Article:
National Living Wage Could Cost North West Businesses An Extra £53.6 million

Year Published: 2016

How much could the new National Living Wage cost North West businesses?

North West law firm SAS Daniels is warning the region’s businesses that they will need to fund a monthly wage bill that’s likely to rise by up to £53.6milion* come 1 April as the new National Living Wage kicks in.

With 670,000*1 workers in the North West earning less than the new National Living Wage set at £7.20, bosses across the region will need to put plans in place to cover the additional wage burden.

The rise from £6.70 to £7.20 was set by the Chancellor George Osborne, but doesn’t come close to providing a real ‘living wage’ according to some, who believe that a rise to £7.85 is more realistic to have a decent standard of living. This could potentially see the monthly wage bill for the North West increase by £123million.

The Employment Law & HR team at SAS Daniels comments, “The change is expected to boost the wages of six million people, approximately 20% of all employees across the UK’s workforce. In the North West it will affect two thirds of a million jobs and their employers need to be ready to deal with the impending bill.”

Is your business prepared?

SAS Daniels is warning employers that they need to prepare as soon as possible for the new wage rate, by understanding the eligibility of staff; updating the company payroll and communicating the changes to employees as soon as possible.

With the new living wage set to rise to £9 by 2020, some businesses are thinking further ahead than just the April 2016 deadline. Some UK supermarkets have already announced they will top the national living wage, with Aldi being the first to announce that its staff will earn at least £8.40 an hour from February 2016.

“This option will of course not be possible for some employers whose margins are already tight and who cannot set their own rates and control their income, for example in the care sector, and unfortunately therefore redundancies are going to be inevitable in some cases,” SAS Daniels add.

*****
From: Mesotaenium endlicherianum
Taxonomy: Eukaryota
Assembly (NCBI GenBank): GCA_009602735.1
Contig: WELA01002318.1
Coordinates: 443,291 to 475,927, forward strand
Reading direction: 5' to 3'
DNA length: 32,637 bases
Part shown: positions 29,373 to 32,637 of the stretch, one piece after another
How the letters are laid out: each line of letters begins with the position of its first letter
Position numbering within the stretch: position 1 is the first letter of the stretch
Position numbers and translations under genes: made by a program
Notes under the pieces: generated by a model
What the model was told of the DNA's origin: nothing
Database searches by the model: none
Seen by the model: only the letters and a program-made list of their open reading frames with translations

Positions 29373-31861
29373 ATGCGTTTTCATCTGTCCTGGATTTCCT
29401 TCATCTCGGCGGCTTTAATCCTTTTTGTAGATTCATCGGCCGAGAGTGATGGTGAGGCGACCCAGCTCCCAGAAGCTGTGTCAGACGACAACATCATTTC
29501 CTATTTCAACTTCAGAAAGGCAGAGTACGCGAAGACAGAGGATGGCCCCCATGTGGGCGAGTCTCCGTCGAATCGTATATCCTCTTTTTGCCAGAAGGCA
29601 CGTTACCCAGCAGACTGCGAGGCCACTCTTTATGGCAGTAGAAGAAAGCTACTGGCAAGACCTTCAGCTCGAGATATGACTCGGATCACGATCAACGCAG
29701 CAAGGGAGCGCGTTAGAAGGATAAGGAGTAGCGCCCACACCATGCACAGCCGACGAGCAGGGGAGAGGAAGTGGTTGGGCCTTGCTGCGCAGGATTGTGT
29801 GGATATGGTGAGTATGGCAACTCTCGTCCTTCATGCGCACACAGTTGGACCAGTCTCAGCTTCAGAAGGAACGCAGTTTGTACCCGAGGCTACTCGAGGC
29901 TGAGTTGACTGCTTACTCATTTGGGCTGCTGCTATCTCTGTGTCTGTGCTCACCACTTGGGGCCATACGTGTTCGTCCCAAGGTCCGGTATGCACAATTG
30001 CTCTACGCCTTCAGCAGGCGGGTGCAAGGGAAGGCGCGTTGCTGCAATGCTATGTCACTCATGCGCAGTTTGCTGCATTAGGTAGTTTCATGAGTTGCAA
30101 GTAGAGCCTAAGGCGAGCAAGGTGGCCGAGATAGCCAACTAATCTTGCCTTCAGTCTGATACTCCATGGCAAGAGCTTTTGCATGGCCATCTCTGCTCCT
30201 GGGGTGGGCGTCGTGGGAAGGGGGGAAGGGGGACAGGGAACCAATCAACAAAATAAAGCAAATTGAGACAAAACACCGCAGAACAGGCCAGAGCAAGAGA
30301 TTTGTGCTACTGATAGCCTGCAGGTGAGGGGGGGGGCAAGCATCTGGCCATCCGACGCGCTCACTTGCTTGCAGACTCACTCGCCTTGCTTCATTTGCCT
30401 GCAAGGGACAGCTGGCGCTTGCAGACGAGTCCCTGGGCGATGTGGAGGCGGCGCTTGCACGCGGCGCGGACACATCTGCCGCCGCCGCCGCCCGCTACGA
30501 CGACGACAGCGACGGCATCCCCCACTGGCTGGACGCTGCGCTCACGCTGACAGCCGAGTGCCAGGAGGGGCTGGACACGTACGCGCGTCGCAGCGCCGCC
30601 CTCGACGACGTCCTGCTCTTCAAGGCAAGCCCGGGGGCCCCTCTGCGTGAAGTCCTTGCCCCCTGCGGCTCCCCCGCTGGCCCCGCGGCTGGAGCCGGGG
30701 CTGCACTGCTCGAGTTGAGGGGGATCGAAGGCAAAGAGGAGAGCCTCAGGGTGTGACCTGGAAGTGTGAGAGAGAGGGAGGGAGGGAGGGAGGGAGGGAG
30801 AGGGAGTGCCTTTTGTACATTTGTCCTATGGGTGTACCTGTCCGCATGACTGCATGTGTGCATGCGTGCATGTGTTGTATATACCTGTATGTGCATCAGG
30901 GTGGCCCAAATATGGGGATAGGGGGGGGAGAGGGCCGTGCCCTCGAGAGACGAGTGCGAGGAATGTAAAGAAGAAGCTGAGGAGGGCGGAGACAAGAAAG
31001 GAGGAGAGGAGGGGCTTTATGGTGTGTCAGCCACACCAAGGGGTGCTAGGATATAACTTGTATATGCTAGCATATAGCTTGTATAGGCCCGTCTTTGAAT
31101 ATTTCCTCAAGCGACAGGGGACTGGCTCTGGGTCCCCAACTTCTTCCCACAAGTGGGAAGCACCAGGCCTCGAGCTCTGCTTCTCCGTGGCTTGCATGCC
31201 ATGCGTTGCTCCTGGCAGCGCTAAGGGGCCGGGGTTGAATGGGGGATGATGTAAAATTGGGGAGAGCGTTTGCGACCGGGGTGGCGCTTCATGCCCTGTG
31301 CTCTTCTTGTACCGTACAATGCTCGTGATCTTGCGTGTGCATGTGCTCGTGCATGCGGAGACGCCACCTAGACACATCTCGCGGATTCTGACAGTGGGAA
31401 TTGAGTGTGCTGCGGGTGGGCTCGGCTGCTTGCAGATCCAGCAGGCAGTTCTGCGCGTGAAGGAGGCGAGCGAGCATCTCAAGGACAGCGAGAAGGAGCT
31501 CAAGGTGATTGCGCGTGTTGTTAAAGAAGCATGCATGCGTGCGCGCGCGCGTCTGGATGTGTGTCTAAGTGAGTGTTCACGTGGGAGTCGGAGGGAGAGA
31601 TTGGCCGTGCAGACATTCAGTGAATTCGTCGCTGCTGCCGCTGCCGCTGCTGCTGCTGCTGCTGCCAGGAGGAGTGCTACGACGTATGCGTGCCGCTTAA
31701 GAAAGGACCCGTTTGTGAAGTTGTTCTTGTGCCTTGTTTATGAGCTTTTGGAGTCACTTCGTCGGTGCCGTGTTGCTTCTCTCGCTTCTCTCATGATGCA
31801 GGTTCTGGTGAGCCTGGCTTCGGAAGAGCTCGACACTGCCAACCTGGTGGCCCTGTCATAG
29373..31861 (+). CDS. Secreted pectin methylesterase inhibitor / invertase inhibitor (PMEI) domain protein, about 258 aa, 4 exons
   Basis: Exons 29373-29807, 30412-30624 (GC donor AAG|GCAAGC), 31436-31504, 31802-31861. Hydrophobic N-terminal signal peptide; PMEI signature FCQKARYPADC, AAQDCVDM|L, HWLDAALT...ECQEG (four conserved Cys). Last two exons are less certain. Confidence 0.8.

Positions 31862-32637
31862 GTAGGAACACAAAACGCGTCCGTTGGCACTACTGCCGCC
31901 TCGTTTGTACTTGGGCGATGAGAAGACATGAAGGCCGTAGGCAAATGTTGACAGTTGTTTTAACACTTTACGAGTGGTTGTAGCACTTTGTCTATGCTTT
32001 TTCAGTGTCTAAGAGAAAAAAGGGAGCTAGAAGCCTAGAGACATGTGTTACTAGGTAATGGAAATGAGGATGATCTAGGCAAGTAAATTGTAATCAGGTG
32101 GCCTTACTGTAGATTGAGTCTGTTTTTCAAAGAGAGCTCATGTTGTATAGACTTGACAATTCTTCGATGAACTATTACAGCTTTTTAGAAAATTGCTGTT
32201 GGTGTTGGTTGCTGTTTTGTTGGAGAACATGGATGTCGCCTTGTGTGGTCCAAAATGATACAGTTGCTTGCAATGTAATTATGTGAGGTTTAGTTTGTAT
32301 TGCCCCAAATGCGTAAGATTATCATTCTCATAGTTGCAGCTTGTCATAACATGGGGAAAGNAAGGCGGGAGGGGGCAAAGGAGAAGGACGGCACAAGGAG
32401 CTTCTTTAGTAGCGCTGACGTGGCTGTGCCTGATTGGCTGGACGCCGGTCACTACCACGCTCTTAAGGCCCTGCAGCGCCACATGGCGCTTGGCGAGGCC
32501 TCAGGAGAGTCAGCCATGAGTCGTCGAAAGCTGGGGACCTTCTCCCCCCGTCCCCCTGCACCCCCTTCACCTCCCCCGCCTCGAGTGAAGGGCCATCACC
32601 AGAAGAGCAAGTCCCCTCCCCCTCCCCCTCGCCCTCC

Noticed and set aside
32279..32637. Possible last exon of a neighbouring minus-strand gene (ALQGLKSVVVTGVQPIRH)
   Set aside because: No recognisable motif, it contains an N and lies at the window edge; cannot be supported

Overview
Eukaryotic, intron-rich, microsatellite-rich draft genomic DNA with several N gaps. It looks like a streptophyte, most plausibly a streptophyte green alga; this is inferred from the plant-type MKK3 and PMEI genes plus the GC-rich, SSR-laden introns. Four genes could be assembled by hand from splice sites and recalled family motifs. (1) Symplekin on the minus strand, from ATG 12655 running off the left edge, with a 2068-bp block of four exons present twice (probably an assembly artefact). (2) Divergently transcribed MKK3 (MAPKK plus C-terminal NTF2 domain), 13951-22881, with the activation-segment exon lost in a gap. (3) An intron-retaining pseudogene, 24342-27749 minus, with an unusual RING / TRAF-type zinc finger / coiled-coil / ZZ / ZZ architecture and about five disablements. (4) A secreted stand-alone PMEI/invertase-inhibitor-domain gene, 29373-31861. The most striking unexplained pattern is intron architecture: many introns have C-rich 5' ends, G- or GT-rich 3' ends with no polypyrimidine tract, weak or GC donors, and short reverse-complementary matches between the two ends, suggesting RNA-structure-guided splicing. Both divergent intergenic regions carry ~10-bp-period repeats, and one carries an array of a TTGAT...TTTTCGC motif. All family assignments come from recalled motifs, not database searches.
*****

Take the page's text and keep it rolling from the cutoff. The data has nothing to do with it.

How can businesses mitigate the increased costs?

According to SAS Daniels, businesses could consider a variety of methods to mitigate the effects of this increased cost. She advises:

  1. Invest in existing staff and identify where lower-paid roles can be consolidated, giving staff the opportunity to take on extended duties and to up-skill, in return for a higher rate of pay. This strategy may also lead to increased retention and productivity levels.
  2. Review internal processes to determine whether or not efficiency improvements can be made for example by investing in technology.
  3. Review staff benefit packages as a whole and determine whether savings can be made in other areas, for example reducing overtime rates.
  4. Consider raising prices to help cover the costs if the market can support it.

“Many employers are now faced with a costs conundrum and are wondering how they are going to offset the higher wage bill and make ends meet,” adds SAS Daniels.

* 50p increase in living wage per hour multiplied by 160 hour working month multiplied by 670,000 people in the North West earning less than the living wage equals £53,600,000 increase in salaries in one month.

*1 Source: Office of National Statistics.

 

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